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Posts Tagged ‘Property’

Tips for Selling Your Home Effectively

Thursday, October 3rd, 2013

When the time comes to sell your home, whether you choose to enlist professional services or to sell without an agent, you will need to present your property at its best. Nobody will instantly love your house as much as you do; potential buyers need to be able to see the house as a home – their home, not yours. While it can be tricky to make a house that is still being resided in look like it’s not being occupied by others, there are some ways in which a vendor can depersonalise their home sufficiently to attract an enthusiastic buyer.

First impressions really do count, not least in the impressions formed when a property is entered and viewed for the first time. While we have little control over factors such as weather conditions when presenting a property for viewing, it’s not difficult to showcase your property to its best advantage.

Paint and lightiing
A fresh coat of paint gives you more bang for your decorating buck than anything else. Even if your current palette is relatively new, any scuffs or wear marks will channel an unkempt vibe. And an unusual colour choice – even if the height of fashion – may limit your home’s appeal. So break out that roller and slap on a couple coats of crowd-pleasing warm white or sand paint. About your home lighting, replace any old light fixtures asap. How can you tell if it has to go? If it’s over 15 years old and looks it – yet isn’t a vintage (50-75 years old) or antique piece (older) – it should probably go.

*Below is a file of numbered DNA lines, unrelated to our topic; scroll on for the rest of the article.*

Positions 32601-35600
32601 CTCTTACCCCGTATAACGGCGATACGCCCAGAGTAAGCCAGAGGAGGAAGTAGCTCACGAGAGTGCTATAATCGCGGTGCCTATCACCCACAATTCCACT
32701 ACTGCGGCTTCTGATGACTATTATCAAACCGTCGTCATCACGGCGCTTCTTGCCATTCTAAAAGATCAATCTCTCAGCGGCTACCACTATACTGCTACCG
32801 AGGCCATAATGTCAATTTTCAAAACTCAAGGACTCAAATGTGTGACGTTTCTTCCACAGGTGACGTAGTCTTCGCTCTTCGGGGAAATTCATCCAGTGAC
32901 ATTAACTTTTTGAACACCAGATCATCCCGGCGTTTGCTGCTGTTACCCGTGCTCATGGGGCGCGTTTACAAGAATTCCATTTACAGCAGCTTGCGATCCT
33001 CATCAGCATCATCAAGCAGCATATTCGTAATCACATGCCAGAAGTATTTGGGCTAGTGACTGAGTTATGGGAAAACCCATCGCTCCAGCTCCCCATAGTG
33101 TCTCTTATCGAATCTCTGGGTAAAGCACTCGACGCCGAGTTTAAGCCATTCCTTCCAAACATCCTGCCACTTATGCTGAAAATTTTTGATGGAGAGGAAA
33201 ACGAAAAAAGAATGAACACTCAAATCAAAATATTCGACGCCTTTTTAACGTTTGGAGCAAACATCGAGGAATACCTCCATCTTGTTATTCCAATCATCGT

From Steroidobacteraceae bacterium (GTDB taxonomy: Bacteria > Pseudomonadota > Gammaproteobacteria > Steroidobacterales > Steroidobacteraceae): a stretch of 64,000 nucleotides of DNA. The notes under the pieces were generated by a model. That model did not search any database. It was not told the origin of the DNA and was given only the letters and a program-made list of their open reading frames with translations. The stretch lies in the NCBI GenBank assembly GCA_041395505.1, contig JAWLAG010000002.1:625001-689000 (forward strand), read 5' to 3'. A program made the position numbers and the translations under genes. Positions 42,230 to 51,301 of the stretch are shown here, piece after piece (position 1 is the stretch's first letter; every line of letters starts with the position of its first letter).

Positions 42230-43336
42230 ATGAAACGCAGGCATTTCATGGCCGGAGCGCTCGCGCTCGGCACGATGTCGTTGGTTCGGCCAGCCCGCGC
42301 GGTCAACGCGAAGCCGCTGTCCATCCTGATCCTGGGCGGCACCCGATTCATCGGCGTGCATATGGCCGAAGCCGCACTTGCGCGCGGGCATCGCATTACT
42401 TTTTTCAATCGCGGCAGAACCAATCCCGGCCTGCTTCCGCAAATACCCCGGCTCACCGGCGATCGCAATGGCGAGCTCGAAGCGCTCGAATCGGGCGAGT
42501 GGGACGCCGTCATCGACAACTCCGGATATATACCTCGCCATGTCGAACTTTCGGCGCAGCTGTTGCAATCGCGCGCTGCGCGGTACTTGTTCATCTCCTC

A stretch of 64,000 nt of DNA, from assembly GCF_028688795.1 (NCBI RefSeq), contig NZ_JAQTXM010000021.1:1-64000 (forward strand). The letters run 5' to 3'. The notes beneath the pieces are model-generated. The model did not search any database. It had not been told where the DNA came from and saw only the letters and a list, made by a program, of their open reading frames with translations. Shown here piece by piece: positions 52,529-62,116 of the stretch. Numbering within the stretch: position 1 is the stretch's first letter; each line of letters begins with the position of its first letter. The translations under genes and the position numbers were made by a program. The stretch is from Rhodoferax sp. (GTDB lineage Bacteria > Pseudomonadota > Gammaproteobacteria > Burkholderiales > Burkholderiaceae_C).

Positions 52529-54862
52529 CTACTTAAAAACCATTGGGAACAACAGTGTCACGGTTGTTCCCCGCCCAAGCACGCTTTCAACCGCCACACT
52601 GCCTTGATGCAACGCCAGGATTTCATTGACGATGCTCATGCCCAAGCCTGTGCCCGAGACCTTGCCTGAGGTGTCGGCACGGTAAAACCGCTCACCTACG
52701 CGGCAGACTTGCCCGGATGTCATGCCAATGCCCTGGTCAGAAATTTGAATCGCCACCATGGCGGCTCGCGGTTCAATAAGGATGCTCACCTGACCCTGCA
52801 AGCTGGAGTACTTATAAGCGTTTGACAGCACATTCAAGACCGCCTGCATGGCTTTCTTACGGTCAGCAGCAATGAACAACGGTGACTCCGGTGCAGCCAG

Take the collectibles off the mantel, put the mismatched armchair into storage (or better yet, donate it) and pare your closets down to what you’re actually wearing this season, packing away the rest. Ideally, all this extra stuff would head to charity (if in good, saleable condition), the garbage dump, or into storage. The more you store onsite, the more cluttered and small your home appears.

Give dated bathrooms a facelift
A nice bath helps sell a house but, don’t invest in a total renovation. Renos are costly, and you won’t recoup your costs unless you find your exact décor doppelganger. Bring an out-of-date bath up to speed with gleaming white walls whether via a fresh coat of white bath and kitchen paint or ceramic tile and new lighting (Home Depot excels at affordable, stylish bathroom vanity lighting). Buy neutral new shower curtains, a simple new bath mat and vanity set, and have fresh flowers in the room during open houses.

Take down curtains
Dated window treatments need to come down, pronto (if it’s over 10 years old, get rid of it). If privacy isn’t an issue, just leave the windows bare to maximize natural light and make the room’s dimensions seem more generous. Otherwise, buy basic-issue cotton or linen drapes from Linens ‘N Things or another well-priced retailer. Always tie drapes back during viewings and open houses.

Put up mirrors
Make small rooms appear bigger and dark rooms seem brighter by adding an attractive wall mirror. A boxlike dining room will benefit from a leaning floor mirror (Lowes sells well priced ones, and HomeSense often has great deals) and an entranceway more welcoming with a console mirror.

Update porch hardware
Increase your home’s curb appeal by updating the hardware on your front porch. Buy a doorknocker or bell, mailbox, kick plate, doorknob and lockset in a set or in complementary styles. Brushed nickel is a neutral finish that will never date, while oil-rubbed bronze is another favourite. Update your porch light to coordinate with the new hardware, if needed. They don’t have to be an exact match or even come from the same period, but the finishes and styles should look pleasing together.

Spiff up the front yard